How can we help you reduce costs?
It's a simple, straightforward question that any business needs to be asking nowadays. But how many do ask? Better yet, how many businesses never have to ask the question in the first place? Instead, they're saving their clients money by providing not only a product but also solutions to problems before they even become problems.
Impressions President Mike Jorgensen inspects a freshly printed stack of folding cartons.
A few years ago Impressions Inc., an independent folding carton converter headquartered in St. Paul, Minn., learned that the cartons it was providing a major customer (a national brand health and beauty aid manufacturer) weren't running properly on its production line.
It would have been easy to point fingers. Instead, Impressions' process engineer and Chris Sommers, director of sales development, went to the customer's plant, troubleshot the problem, and modified the line. To get this client through its current dilemma, they then sent some of their employees over to prebreak carton scores.
Then they went back to Impressions and made changes in the carton for the next production run. Cost to the client? Zero dollars. Reacting quickly motivates the company daily.
Some examples of folding cartons produced at Impressions.
"With everything we do, every person we hire, we want to achieve speed without sacrificing quality," Sommers says. "We've brought our die making and our prepress system in-house. We designed our own die library so we can track die use. We buy our board in rolls and do our own sheeting. We constantly ask, 'How will this help our customers? How will this help us get to market faster?' We also have to be creative with the terms and programs we use to price out products."
It's a constant challenge because Impressions is ISO 9001-certified and must abide by ISO's quality rules and regulations.
Impressions has been using Heidelberg presses for years. It especially likes the press’ color control system and its networking capabilities.
Hop in a Truck
Problem solving comes in all forms. For example, on numerous occasions Dave Bade, vice president, packaging, has taken his weekends to drive cartons to a customer in Oklahoma because it needed cartons faster than normal trucking services could provide.
Making a Carton Impression
The growth challenges for Impressions, which does $40 million in sales annually, are found in pricing pressures, reverse auctions, customer consolidation, and overseas competitors, specifically from China, he points out. His company also has to deal with customers who are looking to get out of manufacturing and outsource their packaging needs to contract packagers. These customers will qualify carton providers, but in so doing squeeze value out of the process.
"We work very hard on our cost containment processes," states CEO Mark Jorgensen. "Our spoilage is almost non-existent, and we have dramatically reduced make-ready time and material through a series of software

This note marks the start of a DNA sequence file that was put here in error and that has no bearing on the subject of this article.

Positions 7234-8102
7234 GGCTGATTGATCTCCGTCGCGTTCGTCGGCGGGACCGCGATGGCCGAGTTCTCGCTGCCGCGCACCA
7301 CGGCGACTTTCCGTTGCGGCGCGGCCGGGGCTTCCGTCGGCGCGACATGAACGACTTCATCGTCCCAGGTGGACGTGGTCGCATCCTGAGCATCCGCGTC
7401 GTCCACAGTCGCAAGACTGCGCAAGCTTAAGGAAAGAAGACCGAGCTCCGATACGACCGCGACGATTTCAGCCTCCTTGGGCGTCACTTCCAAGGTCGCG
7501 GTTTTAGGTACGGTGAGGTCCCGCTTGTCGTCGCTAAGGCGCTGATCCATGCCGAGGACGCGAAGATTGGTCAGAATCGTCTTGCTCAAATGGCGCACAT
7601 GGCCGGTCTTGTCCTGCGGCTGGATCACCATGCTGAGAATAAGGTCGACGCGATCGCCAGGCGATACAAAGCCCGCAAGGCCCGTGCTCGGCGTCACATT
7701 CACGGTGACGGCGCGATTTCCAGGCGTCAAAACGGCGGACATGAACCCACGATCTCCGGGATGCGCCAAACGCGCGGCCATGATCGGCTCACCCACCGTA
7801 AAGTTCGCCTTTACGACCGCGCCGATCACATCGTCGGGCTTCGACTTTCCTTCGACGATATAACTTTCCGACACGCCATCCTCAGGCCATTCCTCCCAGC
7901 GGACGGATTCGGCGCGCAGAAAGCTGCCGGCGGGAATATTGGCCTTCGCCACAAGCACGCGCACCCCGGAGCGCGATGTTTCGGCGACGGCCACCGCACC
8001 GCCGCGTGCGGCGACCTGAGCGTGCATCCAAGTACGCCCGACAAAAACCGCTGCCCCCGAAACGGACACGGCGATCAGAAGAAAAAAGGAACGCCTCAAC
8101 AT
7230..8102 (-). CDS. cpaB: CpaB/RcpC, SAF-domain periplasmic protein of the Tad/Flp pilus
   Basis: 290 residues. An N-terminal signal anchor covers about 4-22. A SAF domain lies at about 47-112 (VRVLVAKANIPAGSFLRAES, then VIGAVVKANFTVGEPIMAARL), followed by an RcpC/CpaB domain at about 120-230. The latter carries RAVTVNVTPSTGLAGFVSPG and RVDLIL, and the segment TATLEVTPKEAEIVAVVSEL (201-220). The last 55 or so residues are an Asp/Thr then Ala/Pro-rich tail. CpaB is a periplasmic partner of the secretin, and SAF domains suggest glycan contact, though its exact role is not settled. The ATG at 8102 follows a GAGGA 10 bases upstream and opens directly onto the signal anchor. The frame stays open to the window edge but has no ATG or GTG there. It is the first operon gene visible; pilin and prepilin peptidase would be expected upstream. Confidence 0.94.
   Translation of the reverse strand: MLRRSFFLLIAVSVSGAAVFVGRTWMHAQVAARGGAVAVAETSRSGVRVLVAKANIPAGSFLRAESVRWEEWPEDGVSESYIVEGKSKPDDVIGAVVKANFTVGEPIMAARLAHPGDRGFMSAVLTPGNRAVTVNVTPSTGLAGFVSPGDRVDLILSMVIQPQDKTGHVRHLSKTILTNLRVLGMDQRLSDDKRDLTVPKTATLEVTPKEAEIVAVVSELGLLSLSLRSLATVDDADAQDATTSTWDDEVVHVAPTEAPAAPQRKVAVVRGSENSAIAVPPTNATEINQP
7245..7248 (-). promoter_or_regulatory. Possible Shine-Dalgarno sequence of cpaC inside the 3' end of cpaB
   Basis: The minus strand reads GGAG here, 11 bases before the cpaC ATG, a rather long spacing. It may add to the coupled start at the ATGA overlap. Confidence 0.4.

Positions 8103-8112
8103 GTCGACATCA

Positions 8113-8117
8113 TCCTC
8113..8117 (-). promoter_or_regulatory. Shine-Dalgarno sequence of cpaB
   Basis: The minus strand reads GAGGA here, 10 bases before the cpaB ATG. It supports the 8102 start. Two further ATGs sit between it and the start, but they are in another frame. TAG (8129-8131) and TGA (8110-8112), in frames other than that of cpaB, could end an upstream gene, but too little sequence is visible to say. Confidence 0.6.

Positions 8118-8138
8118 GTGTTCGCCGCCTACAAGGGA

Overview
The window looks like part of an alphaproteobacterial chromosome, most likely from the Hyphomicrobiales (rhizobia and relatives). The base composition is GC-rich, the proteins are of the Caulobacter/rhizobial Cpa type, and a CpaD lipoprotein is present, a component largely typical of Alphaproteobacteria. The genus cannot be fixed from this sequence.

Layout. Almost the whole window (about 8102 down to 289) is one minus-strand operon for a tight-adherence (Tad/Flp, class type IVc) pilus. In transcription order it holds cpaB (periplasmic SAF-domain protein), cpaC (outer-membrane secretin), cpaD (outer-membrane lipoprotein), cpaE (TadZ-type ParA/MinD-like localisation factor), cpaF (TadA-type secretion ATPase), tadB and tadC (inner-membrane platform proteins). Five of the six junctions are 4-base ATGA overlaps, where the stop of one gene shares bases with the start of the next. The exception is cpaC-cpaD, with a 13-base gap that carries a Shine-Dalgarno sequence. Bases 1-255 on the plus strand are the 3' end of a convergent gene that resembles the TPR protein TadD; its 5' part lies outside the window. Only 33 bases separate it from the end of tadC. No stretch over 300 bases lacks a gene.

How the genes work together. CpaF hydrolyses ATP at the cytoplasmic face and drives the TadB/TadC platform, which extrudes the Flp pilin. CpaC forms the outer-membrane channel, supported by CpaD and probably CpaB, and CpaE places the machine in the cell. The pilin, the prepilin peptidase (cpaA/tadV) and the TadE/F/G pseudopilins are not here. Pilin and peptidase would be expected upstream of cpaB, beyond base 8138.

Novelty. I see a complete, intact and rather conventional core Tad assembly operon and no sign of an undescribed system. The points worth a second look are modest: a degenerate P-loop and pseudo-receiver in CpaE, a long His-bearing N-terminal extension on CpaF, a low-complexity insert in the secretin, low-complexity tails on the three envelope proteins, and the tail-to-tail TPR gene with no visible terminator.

and equipment investments. In addition, we continuously train our employees to achieve the levels necessary to be the absolute best in their field."
Impressions, which serves the office products, health and beauty aids, and medical industries, isn't afraid to invest in equipment or other tools to help it streamline production. For example, right now it is working with Radius Solutions, Chicago, to implement enterprise resource planning software that will provide it with the tools to estimate, schedule orders, generate reports, and gather data off the shop floor.
In addition, Mike Jorgensen regularly attends Graphic Arts Technical Foundation conferences, where he is able to keep up with the latest process and quality control developments, whether they focus on continuous improvement, certification, color specification control, wash-up, or press room lighting issues.
Selling Beyond Neighborhood
Although Minneapolis has many fine attributes as a city, manufacturing isn't one of its strengths. For Impressions, this means aggressively pursuing business opportunities by selling beyond its immediate neighborhood — and even surrounding states. This effort has led to four software and medical customers on the West Coast.
One way to expand Impressions' customer base, no matter where it is located, is to reduce set-up times, says Jorgensen, adding that Radius Solutions' software will also be used to help the plant produce more orders per day. But reducing and compressing comes in other forms, including online proofing and sending files over the Internet (repeat customers prefer soft versus hard proofs), all of which Impressions does now. So jobs that used to take two weeks to turn over are now completed in four days or less.
That's what it takes for a privately held, family-owned carton converter to compete in an industry that continues to consolidate. The Jorgensen family is making certain that Impressions will be making a lasting impression on its customers for many more years.